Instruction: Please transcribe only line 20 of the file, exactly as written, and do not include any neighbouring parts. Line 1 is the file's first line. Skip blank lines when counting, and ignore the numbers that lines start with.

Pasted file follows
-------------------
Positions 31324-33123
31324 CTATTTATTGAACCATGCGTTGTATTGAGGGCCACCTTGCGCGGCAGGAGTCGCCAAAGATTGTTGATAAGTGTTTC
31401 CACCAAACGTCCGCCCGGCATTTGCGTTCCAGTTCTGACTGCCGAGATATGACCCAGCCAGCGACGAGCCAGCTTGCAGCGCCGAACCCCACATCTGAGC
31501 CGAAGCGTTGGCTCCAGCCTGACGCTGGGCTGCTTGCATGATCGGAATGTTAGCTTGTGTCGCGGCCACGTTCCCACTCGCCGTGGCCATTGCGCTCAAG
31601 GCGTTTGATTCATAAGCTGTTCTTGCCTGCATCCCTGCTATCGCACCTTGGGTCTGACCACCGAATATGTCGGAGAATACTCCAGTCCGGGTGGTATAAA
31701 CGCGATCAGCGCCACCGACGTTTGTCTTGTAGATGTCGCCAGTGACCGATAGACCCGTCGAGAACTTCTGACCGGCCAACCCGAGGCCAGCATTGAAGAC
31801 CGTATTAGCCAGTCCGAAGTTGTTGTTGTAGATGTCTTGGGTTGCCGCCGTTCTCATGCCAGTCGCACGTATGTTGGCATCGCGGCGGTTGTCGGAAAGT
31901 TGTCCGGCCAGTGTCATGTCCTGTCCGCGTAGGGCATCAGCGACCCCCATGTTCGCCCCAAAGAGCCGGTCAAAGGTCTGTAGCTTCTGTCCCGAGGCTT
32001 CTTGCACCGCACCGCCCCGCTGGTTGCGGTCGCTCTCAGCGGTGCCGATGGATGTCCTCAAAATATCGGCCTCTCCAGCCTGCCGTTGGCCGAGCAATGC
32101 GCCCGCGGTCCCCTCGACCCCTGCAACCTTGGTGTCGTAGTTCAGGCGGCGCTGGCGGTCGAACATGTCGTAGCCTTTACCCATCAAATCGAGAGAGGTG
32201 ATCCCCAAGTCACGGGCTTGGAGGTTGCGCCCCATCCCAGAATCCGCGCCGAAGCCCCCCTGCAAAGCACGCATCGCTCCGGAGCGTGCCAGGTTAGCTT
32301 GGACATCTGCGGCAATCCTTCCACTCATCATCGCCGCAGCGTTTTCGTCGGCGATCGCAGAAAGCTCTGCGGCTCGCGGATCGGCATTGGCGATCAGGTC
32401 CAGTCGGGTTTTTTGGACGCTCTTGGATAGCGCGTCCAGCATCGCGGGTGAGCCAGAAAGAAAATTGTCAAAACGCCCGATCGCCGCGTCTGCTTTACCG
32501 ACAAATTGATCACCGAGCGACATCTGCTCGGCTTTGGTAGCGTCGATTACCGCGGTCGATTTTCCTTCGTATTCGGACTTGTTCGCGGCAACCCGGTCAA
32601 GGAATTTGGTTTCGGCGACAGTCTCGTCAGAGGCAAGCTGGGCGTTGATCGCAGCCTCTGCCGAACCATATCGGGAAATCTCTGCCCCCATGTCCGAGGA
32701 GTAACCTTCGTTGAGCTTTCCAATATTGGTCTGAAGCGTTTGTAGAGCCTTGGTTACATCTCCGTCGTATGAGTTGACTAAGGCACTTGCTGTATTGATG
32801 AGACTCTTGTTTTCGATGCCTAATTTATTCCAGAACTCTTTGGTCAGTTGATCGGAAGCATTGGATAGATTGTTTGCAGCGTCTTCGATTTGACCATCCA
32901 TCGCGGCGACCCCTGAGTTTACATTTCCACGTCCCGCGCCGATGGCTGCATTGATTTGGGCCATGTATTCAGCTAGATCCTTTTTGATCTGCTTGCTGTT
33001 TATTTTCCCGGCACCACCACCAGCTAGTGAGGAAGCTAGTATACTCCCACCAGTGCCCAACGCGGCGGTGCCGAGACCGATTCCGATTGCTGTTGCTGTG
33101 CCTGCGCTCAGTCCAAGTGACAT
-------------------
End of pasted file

33101 CCTGCGCTCAGTCCAAGTGACAT